“Defend our borders”, the cry of the Brexiteers, should have been directed with greater energy in stopping the virus than against arrivals intending to help our people. Whereas many of the public are prepared to forgive politicians as being incompetent rather than malevolent in allowing the death rate to exceed anywhere else other than the US, few are willing to extend that consideration to Patel. She may not have coined the phrase “hostile environment” for immigrants but it has become associated with her actions.
An evil that must be rooted out of society
I do not share the optimism of those commentators who contend that a “better world” of justice and equal opportunity will come out of the current crisis. Dream on! It flies in the face of history. The worst anti-semitic pogroms before the 20th century coincided with the Black Death which engulfed Europe in the Middle Ages.
The juxtaposition of the slaughter of the First World War and the Spanish Flu epidemic provided nursery conditions for some of modern history’s worst dictators – Hitler, Mussolini, Stalin and their imitators – as well as the race riots, hardly reported here, which beset the United Kingdom, particularly in Cardiff and Liverpool, in 1919.
In times of crisis governments, especially those which are floundering and foundering, need somebody (“the outsider”) to blame. Nor is it reasonable, as they reflect the composition of society, to expect racism to be expunged from the police until it is rooted out of society itself.
The other evening I watched two interesting items on television. One was an appeal by the UK TV channels of support for their Black colleagues in all aspects of their industry. The other was former politician and more latterly TV travelogue presenter Michael Portillo commenting on how British imperialism, especially that of the capitalists, set the groundwork for apartheid in South Africa. This was the same Michael Portillo who was one of the more right-wing members of Margaret Thatcher’s pronounced right-wing and capitalist cabinet.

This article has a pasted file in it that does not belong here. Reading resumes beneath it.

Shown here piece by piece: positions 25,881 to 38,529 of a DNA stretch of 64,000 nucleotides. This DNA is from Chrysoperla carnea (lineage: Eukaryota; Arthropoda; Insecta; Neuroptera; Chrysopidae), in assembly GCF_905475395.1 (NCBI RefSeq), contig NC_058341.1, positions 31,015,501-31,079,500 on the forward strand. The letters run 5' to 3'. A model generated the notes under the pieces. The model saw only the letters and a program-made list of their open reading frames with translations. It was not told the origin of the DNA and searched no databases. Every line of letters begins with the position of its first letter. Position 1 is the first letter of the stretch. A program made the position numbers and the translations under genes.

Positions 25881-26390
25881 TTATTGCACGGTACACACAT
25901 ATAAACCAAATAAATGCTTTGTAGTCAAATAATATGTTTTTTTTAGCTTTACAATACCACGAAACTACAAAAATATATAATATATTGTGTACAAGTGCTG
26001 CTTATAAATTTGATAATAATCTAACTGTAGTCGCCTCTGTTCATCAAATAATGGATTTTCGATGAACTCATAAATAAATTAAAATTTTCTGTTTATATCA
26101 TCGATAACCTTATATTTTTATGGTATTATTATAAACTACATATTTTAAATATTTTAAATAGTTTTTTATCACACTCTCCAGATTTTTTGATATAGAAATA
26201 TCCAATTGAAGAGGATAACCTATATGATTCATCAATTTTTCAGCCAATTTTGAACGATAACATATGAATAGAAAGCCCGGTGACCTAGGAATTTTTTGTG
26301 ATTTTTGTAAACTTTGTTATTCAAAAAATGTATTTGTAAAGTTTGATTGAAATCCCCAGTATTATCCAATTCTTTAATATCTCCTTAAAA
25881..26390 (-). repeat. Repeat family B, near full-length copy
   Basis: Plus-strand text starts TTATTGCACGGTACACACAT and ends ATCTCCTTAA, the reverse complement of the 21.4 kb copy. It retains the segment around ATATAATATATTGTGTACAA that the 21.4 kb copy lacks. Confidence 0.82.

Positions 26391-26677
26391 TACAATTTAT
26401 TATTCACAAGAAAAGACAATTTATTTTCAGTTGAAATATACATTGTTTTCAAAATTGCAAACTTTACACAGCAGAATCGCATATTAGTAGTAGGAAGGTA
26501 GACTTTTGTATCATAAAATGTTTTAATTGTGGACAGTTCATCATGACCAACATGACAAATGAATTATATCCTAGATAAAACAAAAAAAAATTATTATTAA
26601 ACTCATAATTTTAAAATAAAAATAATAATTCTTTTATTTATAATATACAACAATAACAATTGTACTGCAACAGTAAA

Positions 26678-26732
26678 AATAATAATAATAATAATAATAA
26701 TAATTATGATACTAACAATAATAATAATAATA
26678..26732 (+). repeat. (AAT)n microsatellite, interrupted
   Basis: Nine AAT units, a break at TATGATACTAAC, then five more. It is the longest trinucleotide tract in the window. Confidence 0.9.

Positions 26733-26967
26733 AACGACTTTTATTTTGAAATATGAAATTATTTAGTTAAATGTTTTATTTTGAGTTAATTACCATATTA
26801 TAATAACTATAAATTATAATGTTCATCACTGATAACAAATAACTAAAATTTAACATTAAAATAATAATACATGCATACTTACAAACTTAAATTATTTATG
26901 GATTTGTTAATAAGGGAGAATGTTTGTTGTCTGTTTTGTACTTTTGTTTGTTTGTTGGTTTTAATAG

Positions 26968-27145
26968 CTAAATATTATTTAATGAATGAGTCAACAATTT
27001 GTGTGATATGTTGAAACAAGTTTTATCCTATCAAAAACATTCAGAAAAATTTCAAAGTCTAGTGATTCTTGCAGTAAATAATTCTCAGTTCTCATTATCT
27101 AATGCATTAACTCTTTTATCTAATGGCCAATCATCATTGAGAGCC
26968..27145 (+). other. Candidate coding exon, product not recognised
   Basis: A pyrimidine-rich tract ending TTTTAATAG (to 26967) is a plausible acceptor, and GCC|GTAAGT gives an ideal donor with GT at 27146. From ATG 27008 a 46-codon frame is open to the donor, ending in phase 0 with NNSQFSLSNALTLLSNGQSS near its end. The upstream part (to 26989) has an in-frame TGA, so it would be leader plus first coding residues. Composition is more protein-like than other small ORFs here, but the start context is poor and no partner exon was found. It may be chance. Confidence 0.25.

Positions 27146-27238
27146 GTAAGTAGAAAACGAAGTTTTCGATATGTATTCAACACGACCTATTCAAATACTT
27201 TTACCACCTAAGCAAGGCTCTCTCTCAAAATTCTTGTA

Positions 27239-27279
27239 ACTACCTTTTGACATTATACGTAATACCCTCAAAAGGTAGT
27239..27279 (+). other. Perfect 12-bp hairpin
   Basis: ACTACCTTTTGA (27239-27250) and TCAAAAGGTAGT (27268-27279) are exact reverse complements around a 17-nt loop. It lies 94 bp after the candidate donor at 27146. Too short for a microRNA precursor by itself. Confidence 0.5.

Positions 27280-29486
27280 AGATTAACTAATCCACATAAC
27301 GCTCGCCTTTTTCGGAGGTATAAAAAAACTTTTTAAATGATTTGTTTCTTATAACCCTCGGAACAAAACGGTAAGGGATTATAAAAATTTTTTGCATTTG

Many citizens of the United Kingdom can denounce the racism overseas – and be sincere in doing so – without realising that their own society has become disconnected, especially in the agencies of governance. Yet watch the appeals to patriotism, morality, law and order, and suppression of criminality, and mark the meaning behind the words.
Only one effective way to protest
Even the most emotional and best-publicised protests are in themselves self-defeating and often cause a counter-reaction – as I found out during my spell as secretary of ULAND (University of London Association for Nuclear Disarmament) at the time of the massed crowds over the “Cuba missile crisis” in 1962 – but it is all that is left when other avenues are closed.
There is only one way to protest effectively – and that is at the ballot-box. That is where change can – and must be made. The Americans have a chance of righting some of the wrongs later this year, but we in the UK have missed our chance repeatedly in every election and referendum over the last four years and we shall reap a bitter harvest in health and justice.
I have seen Boris Johnson in the flesh only once. For some two hours or more I stood behind him (so close that it would not be permissible under present social-distancing) in the annexe to Sir William Macpherson’s 1998 inquiry into the murder of Black teenager Stephen Lawrence. He was a mere journalist at the time, and his career, and his country, have continued to go downhill since then.
Clayton Goodwin writes the popular ‘Letter from London’ column for New African magazine
Read the reaction of our Editor-at-Large Baffour Ankomah to the events in America: Black Lives Matter: Speak up Africa, speak up!